Finally, they haven’t made a mobile version, so it becomes very hard to navigate on my iphone. I’ve included a screenshot below.

Finally – when I was looking for the site on my iphone (and subsequently on my computer), I noticed their web design company hasn’t done the best job with the meta tags and page descriptions as the automatically generated google snippet that displays in search results is just generating image names.

Wrap up: This site is a great start – and all the “challenges” can be addressed. So if you’re pondering a web update to a streamlined “single page” site, learn from what works and doesn’t work in this example.

Handy (and cheap) deep etching service for photos

Just a quick one today – but this is such a great potential “zero budget” service for any of you selling online, or in PR, that I thought it rated a mention.

Pheditor is an Aussie based super cheap a photo editing service.

You upload pics to be “deep etched” (basically cut out of their background) and they do it in 2-3 days for $5 a shot or less If you have to pay a graphic designer to do it, you will pay anywhere from $30-$60 an image. So it really is a bargain and firmly in the zero budget marketing tools camp.

Why would you deep etch an image? It gives you a clean image to use online, or in a catalogue or editorial spread. I’ve used a pic from their blog to illustrate.

I’ve never used these guys, and I don’t know them, but this is such a good price it’s worth checking out if you need the service.

Looking for cost savings isn’t just for small business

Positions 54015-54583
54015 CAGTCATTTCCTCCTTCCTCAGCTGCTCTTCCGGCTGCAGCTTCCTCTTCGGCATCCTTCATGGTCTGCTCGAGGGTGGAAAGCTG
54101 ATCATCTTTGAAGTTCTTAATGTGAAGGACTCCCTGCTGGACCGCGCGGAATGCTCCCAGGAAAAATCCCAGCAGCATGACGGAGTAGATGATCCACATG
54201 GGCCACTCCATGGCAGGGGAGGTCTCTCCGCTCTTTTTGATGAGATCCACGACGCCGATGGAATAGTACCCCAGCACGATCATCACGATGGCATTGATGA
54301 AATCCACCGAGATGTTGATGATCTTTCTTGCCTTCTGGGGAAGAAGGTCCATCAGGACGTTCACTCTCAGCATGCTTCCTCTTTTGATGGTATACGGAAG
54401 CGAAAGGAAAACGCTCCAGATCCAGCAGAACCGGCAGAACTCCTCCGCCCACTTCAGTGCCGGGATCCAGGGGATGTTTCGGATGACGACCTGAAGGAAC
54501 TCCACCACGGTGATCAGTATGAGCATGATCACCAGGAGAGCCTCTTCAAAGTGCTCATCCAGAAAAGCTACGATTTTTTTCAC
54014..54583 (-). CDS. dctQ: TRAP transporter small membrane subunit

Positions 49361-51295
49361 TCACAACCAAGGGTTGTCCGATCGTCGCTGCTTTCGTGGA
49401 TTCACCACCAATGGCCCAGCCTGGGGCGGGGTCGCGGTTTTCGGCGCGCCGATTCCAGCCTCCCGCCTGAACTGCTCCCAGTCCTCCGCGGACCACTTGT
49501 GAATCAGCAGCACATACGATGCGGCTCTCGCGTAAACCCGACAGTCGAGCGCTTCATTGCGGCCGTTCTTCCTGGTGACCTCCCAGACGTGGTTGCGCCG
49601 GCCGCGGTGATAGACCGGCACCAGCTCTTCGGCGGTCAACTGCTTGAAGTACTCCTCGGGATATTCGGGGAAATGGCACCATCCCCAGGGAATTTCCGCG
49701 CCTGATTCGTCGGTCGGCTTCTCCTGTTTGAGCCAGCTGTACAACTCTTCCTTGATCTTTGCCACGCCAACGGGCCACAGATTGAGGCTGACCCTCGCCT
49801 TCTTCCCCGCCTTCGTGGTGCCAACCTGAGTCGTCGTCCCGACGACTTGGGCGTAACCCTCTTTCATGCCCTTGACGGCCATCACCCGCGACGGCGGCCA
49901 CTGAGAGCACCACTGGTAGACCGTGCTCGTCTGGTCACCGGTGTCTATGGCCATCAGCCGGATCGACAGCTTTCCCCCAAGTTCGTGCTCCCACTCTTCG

Sometimes the assumption with “zero budget” marketing is that it’s only for new / start up / tiny businesses. But every day huge businesses are looking for ways to cut their spend, wherever they can, if it’s not delivering results OR if they have come across a smarter way to approach a marketing challenge.

In January of this year, the Procter & Gamble CEO advised Wall Street he was scaling back his company’s $10 billion annual ad budget (mostly in traditional media) to take advantage of free impressions offered by Facebook in the form of Likes and status updates. Yes, you read it right, $10 billion!

General Motors has recently followed suit in cutting their Facebook spend. That’s two out of America’s top three biggest advertisers. More on this here.

The two decisions were made for different reasons (GM isn’t convinced Facebook ads are effective; P&G was seeking free media efficiencies) but they’re linked.

It appears to be dawning on some businesses budgets that if your marketing content is interesting enough – engaging enough – you don’t NEED to advertise on Facebook. Advertising on Facebook is can be free, if you can create something compelling enough to go viral. It goes back to ensuring your product, service – or marketing message – is remarkable.

Or put simply – stop shouting, start engaging with your market.